Small Plastics Pose Big Problem
One Fish, Two fish, Red Fish, Shoe fish
Trash on the bottom of the ocean used to be out of sight and out of mind, but a project by the Monterey Bay Aquarium Research Institute (MBARI) brought images of deep sea dumps to the surface. The MBARI team observed more than 1,500 pieces of trash on the seafloor from Vancouver Island to the Gulf of California, and as far west as the Hawaiian Islands.
Oceanic life sometimes made the best of this bad situation by colonizing the garbage. For example, this young rockfish is a shoe-in for survival and adaptation at 472 meters (1,548 feet) deep in San Gabriel Canyon, off Southern California.
Seafloor Social Network
Other young rockfish swim around discarded fishing equipment on the floor of Monterey Canyon off the coast of California. Luckily for them, the net isn't working. While some marine life may be able to adapt to human garbage, oceanic trash can trap animals, release toxins, smother plants and have other negative effects.
Boxing Day for Crabs
An octopus coils and crabs crawl over a metal box 2,432 meters (7979 feet) deep in Monterey Canyon.
This shipping container was discovered by MBARI four months after it fell off the merchant vessel Med Taipei during a storm in February of 2004. The container was just one of the estimated 10,000 shipping containers lost overboard every year.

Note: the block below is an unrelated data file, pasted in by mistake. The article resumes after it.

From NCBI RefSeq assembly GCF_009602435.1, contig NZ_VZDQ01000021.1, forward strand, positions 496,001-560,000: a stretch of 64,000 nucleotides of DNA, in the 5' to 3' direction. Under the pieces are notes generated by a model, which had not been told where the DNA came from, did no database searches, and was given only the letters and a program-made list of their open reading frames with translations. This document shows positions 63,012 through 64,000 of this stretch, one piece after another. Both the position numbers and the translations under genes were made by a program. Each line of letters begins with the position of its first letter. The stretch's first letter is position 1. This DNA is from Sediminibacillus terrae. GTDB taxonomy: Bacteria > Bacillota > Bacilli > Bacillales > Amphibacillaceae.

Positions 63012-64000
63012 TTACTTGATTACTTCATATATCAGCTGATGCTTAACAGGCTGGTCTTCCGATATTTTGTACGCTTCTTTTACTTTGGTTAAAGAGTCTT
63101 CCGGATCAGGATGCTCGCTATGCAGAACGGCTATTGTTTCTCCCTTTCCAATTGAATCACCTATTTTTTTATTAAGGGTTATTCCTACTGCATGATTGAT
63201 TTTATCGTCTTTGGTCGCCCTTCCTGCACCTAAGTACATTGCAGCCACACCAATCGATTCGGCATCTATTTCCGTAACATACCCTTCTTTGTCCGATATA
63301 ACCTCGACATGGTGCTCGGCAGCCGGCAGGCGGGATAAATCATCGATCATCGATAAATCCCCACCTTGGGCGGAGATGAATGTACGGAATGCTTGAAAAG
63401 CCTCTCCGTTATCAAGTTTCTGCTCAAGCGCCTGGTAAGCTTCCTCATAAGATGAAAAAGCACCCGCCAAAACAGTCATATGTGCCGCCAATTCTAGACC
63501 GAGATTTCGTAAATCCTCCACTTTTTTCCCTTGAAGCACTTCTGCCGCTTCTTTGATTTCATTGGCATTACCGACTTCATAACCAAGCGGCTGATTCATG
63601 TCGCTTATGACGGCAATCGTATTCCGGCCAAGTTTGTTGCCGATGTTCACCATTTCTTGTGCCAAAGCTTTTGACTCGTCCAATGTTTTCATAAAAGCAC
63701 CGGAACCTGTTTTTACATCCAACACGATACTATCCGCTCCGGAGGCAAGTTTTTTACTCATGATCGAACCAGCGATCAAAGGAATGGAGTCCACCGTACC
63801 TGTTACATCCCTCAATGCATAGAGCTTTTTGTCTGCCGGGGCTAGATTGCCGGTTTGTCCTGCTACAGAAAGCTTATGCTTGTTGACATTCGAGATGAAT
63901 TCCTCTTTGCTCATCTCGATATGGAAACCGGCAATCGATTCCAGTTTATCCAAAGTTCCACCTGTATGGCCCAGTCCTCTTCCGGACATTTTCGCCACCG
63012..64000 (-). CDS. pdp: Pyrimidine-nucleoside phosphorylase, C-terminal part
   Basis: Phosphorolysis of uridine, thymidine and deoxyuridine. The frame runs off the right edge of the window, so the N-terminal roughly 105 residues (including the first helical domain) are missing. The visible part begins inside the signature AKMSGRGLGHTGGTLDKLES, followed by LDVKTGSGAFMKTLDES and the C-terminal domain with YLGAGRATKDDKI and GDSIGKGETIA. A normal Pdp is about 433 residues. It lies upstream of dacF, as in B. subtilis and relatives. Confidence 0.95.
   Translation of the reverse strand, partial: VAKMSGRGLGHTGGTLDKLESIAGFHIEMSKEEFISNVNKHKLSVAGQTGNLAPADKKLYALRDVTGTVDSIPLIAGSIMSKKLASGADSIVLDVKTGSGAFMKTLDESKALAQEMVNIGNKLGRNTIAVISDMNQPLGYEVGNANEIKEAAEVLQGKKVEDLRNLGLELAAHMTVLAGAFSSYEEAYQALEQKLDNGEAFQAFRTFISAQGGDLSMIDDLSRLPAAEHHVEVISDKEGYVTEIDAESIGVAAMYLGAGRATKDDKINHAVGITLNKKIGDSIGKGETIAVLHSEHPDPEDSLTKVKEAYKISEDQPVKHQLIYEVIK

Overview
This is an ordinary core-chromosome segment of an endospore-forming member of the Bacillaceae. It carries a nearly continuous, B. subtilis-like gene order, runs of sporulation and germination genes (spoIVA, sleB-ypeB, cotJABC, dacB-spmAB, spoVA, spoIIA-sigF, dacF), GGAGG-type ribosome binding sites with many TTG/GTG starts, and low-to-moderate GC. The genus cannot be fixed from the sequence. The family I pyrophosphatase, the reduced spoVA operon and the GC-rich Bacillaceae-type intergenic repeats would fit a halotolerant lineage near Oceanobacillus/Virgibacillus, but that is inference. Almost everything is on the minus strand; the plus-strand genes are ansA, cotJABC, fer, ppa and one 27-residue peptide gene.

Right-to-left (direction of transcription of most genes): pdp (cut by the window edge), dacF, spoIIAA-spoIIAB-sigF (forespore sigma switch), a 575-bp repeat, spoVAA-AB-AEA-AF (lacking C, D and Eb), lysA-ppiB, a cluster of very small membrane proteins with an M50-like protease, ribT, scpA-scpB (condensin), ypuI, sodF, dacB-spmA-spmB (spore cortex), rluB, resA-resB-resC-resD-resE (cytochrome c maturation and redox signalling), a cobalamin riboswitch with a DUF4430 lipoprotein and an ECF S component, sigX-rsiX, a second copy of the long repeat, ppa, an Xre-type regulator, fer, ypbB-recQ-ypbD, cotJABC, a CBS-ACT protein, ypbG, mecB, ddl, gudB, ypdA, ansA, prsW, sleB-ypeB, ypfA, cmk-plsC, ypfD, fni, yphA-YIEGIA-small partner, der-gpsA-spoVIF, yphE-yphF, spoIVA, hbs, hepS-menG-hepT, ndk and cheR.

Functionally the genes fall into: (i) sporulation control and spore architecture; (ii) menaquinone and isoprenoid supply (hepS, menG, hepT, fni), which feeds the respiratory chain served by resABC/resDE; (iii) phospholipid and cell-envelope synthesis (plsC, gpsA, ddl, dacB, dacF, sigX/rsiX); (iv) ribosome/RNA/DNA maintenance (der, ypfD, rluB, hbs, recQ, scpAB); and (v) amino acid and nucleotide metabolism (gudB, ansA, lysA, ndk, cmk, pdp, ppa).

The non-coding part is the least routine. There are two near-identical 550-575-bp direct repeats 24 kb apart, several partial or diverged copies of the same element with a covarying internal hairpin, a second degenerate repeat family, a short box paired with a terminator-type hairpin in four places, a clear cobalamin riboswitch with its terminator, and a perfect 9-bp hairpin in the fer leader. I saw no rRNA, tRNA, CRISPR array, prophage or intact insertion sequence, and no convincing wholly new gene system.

Drums in the Deep
A wanna-be Sebastian the Crab, from Disney's the Little Mermaid, may be planning to turn this drum into a percussion instrument for a calypso band under the sea. The 55-gallon drum lies 2,892 meters (9,488 feet) deep in outer Monterey Canyon.
Even fragile garbage like this old cardboard can become part of the ocean floor ecosystem if it isn't handled with care. However, the crabs may be grouchy that cardboard covers their habitat 3,950 meters deep, offshore of Point Conception, Santa Barbara County, California.
A sea anemone (top) and sea cucumber (right) gained traction on the surface of this tire submerged 868 meters (2,850 feet) beneath the waves in Monterey Canyon.
The ubiquitous Coca Cola logo can be found even 1,200 meters deep in Monterey Canyon.
Classic Fish Pun
This old shoe is in pretty bad shape, but it seems to still have its sole...or is that a flounder (upper left)?
It's in the Water
The slogan of Olympia beer, “It's the water,” can barely be read on this old can. In this case, lots and lots of water.
Someone didn't turn in this soda bottle for a deposit. Instead, deep in the sea, brittle stars creep around the bottle on Davidson Seamount, 60 miles offshore of California and 1,727 meters (5,666 feet) below the ocean surface. "The most frustrating thing for me is that most of the material we saw—glass, metal, paper, plastic—could be recycled," said Kyra Schlining, lead author of the MBARI study published in Deep-Sea Research, in a press release.
The Long Black Veil
A gorgonian coral wears a veil of black plastic 2,115 meters (almost 7,000 feet) deep in Astoria Canyon, off the coast of Oregon. The veil could become a death shroud if the plastic were to completely cover the coral and block coral polyps from feeding.